What is the most important thing for you in creating a fairy tale or story in general?

I’ll answer perhaps in a different way, what I find most enjoyable about this creation. This is a total escape from reality. Diving deep into your own mind and that high level of abstraction you have to apply. He is even higher than when we write adult fantasy, for example. You have to think like a child, and at his level of abstraction.

What values or behaviors would you like to pass on to children as they read your stories together?

There is always some value presented in the content itself, although perhaps more of an advice. It’s a kind of modeling of behavior, it seems to me, such as how to cope when we can’t have what we want or when we are sad because we lose a loved one. I do not shy away from difficult topics. I also always try to convey to them, the most important social, relational, emotion-related principles. When reading together, in addition to discussing the contents of the book, I also talk a lot about how to handle the book. I present the old school, although I may be mistaken that it is the old school, in any case of respect for the written word, for the book as such paper. So I tell you how to take care of it, that we don’t treat it as a mug pad, for example, that the bookmarks we use for books should be flat so as not to spoil the spine. Your hands should be clean before you start reading, and it’s a good idea to find a place to focus on the content. I also encourage them to discuss related to the content they read.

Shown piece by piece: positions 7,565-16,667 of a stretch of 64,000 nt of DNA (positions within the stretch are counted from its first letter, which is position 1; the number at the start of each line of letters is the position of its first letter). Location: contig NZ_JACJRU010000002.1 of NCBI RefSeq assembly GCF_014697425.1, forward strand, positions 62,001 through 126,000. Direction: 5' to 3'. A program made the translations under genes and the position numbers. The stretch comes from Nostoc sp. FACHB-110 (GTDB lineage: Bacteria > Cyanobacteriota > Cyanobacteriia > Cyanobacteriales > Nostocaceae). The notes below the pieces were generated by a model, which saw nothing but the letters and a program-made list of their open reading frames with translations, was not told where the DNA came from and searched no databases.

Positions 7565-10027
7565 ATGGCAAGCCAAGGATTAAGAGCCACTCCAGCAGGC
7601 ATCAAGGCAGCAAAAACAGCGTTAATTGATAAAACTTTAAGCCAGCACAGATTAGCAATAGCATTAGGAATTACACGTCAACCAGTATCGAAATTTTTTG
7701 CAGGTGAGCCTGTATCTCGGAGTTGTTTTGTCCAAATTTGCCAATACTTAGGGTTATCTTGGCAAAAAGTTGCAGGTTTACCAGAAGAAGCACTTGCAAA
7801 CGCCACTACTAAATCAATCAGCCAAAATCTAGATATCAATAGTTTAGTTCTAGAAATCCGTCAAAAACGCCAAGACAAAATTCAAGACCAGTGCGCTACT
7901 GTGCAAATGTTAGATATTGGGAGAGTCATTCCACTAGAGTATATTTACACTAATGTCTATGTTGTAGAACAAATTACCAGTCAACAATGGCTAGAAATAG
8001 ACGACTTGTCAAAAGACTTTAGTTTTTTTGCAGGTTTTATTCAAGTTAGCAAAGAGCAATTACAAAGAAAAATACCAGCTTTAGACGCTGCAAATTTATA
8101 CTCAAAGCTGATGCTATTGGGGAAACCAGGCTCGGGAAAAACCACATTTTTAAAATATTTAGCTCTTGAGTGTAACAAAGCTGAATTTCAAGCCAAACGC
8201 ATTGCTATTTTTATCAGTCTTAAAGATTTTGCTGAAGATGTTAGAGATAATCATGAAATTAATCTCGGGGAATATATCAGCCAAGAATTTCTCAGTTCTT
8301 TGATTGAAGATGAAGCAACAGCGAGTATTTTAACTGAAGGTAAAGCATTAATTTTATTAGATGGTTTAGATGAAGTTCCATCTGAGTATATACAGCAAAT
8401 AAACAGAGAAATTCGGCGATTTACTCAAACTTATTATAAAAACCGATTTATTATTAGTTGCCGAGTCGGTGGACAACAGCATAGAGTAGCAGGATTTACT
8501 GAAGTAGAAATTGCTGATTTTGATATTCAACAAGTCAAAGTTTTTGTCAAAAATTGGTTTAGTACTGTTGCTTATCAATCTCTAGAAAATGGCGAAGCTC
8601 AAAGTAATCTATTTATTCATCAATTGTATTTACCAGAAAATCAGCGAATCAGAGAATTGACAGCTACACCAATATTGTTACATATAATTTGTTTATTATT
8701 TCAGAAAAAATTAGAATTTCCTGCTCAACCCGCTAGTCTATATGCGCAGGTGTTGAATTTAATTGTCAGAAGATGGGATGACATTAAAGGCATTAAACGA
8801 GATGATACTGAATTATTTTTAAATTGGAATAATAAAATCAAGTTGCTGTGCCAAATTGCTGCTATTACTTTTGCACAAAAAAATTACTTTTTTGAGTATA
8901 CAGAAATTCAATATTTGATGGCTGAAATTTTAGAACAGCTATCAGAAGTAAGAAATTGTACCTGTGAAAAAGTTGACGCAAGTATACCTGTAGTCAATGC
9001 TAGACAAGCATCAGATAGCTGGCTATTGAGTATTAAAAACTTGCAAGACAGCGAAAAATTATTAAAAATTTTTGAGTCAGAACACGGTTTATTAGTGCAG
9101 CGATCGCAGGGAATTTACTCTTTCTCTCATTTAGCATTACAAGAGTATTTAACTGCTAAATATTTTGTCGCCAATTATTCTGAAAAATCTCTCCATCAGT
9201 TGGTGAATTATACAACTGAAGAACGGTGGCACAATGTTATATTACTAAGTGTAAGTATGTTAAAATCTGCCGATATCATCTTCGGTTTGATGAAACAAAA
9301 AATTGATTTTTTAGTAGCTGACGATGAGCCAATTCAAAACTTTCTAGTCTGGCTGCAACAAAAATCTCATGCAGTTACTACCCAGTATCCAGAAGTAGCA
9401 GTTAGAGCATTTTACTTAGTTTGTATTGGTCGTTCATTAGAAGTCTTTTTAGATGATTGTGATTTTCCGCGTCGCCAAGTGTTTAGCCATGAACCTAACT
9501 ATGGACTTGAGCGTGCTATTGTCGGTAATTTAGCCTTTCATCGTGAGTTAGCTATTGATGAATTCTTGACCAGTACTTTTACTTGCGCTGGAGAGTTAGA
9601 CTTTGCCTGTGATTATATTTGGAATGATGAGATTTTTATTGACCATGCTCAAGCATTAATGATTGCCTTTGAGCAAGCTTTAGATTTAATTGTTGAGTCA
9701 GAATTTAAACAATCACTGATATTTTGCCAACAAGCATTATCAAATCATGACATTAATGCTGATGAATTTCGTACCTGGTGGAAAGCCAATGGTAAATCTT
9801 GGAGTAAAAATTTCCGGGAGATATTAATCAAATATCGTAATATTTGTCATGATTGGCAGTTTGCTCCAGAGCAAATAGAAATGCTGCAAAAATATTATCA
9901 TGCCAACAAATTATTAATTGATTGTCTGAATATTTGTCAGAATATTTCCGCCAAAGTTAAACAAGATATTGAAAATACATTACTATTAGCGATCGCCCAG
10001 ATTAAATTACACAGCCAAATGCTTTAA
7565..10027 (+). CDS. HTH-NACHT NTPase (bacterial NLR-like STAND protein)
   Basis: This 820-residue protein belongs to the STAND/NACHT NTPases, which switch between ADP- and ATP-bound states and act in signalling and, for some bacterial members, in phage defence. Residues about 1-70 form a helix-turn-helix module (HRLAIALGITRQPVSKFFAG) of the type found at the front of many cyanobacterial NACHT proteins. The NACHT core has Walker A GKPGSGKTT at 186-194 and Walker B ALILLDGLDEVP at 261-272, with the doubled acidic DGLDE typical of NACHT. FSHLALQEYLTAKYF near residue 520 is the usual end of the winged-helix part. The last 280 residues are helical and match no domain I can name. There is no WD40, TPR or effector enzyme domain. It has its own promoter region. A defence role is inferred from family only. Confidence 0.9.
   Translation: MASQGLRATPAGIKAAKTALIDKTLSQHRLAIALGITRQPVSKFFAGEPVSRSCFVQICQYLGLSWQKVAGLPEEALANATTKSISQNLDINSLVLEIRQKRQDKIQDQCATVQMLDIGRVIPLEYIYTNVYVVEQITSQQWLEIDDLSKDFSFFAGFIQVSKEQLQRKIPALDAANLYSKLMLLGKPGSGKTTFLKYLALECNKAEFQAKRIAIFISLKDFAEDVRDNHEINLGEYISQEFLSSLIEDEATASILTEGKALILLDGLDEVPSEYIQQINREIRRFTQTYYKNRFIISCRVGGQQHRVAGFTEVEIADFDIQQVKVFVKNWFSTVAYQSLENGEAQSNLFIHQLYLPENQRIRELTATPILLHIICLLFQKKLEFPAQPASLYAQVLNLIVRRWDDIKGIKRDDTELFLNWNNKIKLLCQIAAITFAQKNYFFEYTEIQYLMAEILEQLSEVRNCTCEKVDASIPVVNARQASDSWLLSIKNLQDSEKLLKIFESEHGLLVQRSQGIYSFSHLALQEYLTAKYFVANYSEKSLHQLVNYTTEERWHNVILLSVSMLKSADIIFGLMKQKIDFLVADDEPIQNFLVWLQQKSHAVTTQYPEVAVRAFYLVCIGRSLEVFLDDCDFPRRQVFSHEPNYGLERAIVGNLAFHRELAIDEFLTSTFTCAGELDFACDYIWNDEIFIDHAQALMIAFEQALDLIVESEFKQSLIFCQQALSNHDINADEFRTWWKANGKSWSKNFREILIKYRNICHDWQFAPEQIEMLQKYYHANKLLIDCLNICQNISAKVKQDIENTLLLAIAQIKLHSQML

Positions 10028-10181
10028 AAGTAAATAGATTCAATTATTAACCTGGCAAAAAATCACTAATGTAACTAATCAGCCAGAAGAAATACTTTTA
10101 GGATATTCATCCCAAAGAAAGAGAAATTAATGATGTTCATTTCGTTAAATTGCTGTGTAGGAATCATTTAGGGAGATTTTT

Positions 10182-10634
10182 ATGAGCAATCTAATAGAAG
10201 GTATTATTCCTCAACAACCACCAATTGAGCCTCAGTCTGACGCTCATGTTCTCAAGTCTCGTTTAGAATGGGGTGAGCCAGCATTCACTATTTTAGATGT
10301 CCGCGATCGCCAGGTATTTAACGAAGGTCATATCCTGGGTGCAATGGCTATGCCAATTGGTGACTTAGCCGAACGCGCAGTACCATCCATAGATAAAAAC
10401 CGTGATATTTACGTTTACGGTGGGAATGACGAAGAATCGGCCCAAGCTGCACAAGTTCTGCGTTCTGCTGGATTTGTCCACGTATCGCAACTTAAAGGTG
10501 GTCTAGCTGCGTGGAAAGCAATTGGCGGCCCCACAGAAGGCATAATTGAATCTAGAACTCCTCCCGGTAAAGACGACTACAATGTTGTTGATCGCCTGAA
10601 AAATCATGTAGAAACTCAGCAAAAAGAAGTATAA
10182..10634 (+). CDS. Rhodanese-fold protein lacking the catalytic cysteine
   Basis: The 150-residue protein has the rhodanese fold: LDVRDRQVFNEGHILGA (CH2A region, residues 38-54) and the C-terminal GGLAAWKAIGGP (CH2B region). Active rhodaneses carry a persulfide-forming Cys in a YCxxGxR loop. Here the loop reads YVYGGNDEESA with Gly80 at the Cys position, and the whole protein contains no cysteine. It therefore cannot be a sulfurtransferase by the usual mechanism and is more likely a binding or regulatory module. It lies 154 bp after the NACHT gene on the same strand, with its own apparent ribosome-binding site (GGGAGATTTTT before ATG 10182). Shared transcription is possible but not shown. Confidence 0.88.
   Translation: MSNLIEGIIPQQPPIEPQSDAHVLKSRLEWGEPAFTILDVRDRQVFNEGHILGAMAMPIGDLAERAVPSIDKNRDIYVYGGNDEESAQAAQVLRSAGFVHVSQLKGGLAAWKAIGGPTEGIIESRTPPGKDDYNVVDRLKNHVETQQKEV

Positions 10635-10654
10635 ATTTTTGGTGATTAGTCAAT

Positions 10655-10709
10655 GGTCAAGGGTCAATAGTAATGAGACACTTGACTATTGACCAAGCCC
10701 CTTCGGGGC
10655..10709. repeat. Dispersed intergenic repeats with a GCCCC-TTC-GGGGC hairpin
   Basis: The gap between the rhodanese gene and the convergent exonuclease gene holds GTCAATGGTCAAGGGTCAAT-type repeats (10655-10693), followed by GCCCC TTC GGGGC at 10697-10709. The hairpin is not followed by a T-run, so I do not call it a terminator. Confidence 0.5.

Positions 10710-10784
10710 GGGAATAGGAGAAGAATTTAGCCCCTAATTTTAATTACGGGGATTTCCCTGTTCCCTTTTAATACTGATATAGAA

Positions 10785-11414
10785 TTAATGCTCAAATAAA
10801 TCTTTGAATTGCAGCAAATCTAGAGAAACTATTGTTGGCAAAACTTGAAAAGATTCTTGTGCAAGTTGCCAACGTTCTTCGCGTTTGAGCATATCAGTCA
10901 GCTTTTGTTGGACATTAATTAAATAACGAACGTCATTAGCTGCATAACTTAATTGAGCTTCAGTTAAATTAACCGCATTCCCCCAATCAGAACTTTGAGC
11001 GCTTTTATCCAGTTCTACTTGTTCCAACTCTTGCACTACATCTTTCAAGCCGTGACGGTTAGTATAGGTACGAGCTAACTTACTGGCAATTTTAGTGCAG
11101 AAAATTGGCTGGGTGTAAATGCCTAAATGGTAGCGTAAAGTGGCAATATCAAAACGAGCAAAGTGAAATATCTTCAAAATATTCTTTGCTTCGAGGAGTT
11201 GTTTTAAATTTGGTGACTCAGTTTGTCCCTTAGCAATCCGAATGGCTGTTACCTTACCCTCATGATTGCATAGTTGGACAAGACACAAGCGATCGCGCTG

This is how I felt that reading, learning to read or reading together is an important sphere for you, which you capture in your educational work in the kindergarten.

Yes, absolutely, and I think there’s a rationale for this, too, for the reason that there are more and more children whom we teachers, as early as at the preschool stage, say are at risk of dyslexia. These children are unlikely to read, or at least not as much as their peers who do not have these difficulties. That is, if I at the preschool stage don’t show them ways to familiarize themselves with the written word, most likely no one will do so later, maybe there won’t be time or opportunity to do so. What’s more, if I don’t encourage them, don’t show them that it’s interesting, enjoyable, then later it can only be a chore.